Privately, I am shocked and amazed that we are talking about leaving a strong and established EU. This could be seen as terrible – and certainly so, if we are actually going to leave the EU. But I doubt this, and believe strongly that this is actually ‘the kicking’ that the EU needs. It will kick-start the process of reform and beautification in the EU that MUST happen to stop the eventual fall-apart of the EU and to attract the UK back into a newer v2.0 version of the EU.

Previously ( ), whether we looked at federalism, the Euro, migration, trade etc. the issues were all rather marginal and painted with illogical arguments in the media and by the campaigners on both sides. We were always going to ‘find a way through’ the issues whichever way the vote went. The issue was always ‘less about the rational arguments’, and more about whether we could a) trust a UK government or b) trust a EU government. It seems that the EU governments direction, decisions and massive costs (and corruption) is something that we (voters) cannot live-with in its current / promised form. And in my case, I do not believe that the EU would have delivered the promises that we made to our prime minister ahead of the referendum.

A lot of UK people would have voted with xenophobic hearts or irrational fears about EU rulings against Britain and had a lot of migration concerns – which might have been assuaged had the EU been much better managed and governed and had there not been so many concerns amongst the ’emotional’ voters across the country. But we must put aside these issues now, as ‘we are where we are’.

So what next? What I hope and believe that we WILL see once the dust settles is:

1. A reaction from other EU leaders and ‘shakers’, with further dissent and some strong support around the EU; with a few others starting to talk about leaving / following Britain.

2. An acceptance within the EU that there is now a need for a radical re-think about its size, membership, political direction, currency stability, costs, parliament location, purpose, structures, accountability and the addressing of the corruption issues.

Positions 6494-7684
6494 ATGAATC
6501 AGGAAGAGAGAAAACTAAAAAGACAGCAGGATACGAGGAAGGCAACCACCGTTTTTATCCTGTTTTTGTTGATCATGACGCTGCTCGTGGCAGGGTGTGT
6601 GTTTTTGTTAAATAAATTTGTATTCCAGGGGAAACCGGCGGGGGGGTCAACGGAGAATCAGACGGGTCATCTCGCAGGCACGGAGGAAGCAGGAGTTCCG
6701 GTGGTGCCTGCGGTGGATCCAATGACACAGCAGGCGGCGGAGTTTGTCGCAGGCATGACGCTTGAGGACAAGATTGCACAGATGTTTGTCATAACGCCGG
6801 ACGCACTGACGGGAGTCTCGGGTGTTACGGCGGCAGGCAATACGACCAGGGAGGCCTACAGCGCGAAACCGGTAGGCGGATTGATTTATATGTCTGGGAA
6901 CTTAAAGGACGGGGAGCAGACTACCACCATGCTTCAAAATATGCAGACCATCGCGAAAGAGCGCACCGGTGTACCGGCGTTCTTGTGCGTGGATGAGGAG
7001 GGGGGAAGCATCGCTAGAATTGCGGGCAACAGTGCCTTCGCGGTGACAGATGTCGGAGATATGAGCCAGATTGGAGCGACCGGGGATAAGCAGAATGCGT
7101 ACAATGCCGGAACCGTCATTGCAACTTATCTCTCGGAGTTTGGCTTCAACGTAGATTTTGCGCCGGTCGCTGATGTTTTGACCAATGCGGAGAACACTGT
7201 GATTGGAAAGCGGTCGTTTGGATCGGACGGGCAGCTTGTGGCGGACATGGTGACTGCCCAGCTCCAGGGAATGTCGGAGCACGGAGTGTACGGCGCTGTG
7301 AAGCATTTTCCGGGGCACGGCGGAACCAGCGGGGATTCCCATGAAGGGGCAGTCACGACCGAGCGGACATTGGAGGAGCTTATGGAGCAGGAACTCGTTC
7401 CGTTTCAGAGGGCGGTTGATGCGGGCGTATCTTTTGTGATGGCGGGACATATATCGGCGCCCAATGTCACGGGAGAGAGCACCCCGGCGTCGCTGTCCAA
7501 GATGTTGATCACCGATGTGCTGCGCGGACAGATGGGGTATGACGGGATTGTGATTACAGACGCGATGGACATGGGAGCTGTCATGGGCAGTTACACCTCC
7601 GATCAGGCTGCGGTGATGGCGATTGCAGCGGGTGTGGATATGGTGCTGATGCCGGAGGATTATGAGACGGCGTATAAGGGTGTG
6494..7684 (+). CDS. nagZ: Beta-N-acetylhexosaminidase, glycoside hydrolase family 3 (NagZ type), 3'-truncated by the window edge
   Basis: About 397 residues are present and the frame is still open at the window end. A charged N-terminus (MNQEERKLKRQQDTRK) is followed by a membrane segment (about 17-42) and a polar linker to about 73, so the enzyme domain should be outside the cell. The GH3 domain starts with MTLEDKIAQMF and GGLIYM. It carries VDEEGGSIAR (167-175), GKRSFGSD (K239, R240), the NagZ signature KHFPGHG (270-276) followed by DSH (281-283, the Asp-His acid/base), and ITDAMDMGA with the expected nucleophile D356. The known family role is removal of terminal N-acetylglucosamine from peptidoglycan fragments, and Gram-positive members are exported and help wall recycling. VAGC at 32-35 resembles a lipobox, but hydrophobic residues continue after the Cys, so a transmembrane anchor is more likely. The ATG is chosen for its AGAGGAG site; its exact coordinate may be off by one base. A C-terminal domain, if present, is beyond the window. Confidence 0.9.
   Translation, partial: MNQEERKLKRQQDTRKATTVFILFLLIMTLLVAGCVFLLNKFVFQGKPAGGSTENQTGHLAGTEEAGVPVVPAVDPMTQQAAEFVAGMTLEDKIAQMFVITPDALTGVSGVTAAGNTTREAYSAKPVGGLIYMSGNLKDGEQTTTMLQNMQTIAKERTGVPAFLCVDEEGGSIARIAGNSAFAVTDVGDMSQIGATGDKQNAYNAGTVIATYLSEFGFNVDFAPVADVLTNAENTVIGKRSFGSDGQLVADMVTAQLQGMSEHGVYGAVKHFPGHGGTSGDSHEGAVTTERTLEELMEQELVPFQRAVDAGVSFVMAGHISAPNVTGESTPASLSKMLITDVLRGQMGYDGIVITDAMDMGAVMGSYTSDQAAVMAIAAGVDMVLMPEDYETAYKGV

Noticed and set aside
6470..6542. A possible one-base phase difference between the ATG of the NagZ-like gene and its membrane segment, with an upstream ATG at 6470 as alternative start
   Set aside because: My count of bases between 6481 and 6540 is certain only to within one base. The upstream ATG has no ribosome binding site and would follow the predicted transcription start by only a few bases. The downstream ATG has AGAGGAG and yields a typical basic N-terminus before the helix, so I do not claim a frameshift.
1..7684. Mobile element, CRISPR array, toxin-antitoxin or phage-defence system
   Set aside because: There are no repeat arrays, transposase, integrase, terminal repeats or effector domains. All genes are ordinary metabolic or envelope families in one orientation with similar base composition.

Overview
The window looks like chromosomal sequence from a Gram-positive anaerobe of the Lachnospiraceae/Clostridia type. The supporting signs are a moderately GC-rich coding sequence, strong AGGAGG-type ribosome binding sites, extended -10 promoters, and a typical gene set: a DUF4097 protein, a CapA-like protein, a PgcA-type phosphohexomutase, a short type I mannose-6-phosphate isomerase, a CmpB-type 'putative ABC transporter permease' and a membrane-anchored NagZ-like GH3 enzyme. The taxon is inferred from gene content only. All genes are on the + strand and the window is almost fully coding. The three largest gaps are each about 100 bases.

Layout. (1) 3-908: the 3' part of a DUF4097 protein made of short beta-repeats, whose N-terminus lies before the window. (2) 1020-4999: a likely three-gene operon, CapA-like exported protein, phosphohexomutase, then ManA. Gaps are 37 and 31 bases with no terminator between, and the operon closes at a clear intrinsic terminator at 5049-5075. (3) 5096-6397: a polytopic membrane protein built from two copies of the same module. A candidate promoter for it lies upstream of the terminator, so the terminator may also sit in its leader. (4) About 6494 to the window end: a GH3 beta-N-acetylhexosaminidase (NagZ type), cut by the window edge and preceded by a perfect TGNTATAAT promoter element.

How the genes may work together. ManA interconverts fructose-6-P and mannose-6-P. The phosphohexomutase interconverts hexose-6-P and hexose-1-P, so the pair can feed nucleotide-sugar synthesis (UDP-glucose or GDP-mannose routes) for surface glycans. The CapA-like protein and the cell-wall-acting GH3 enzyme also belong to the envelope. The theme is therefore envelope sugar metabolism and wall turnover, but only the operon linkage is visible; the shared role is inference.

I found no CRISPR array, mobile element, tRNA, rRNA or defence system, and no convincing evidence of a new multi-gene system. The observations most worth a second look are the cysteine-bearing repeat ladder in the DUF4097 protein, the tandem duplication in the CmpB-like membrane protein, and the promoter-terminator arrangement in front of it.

3. A new ‘plan for Europe’ evolving that reflects this direction: driven by and for the EU, and retaining the UK as a member along with any states that will be the ‘soon to be’ followers.

4. A strong plan for the UK on how it will, can and should be part of a ‘new v2 EU’.

This would leave the way towards more involvement for the UK in a new EU, with the UK (once again) closer to its heart. Accordingly, the EU would and could become much more aligned to the needs of all its members.

Idealistic? Maybe, but also now a distinct possibility that this could happen following the referendum.

Whilst I did not want to find us in this position; this could be the biggest and best thing to happen to Europe for almost exactly 71 years; and ***maybe*** the perfect shock that it needed to become a ‘new and great place to be’, and to divert us from becoming another USA.

Now we are here, let’s treat this as a fabulous opportunity; and STOP assuming ridiculous things like ‘visas being required to go on holiday’, ‘that all europeans will have to go home’, ‘that all expats will have to come home’, etc.

Please note also, that we have NOT left the EU yet. We have just given the government a 52% mandate to do so. Panic not!

And as for BREMAIN being the decision in the end…….. as John Lennon said: “It will all be alright in the end, and if it is not alright; then it is not yet the end.”

Views mentioned here are independent of Bill Trueman, director of RiskSkill, who is an eminent fraud & risk management specialist working with a number of business organizations worldwide. Article originally posted by Bill at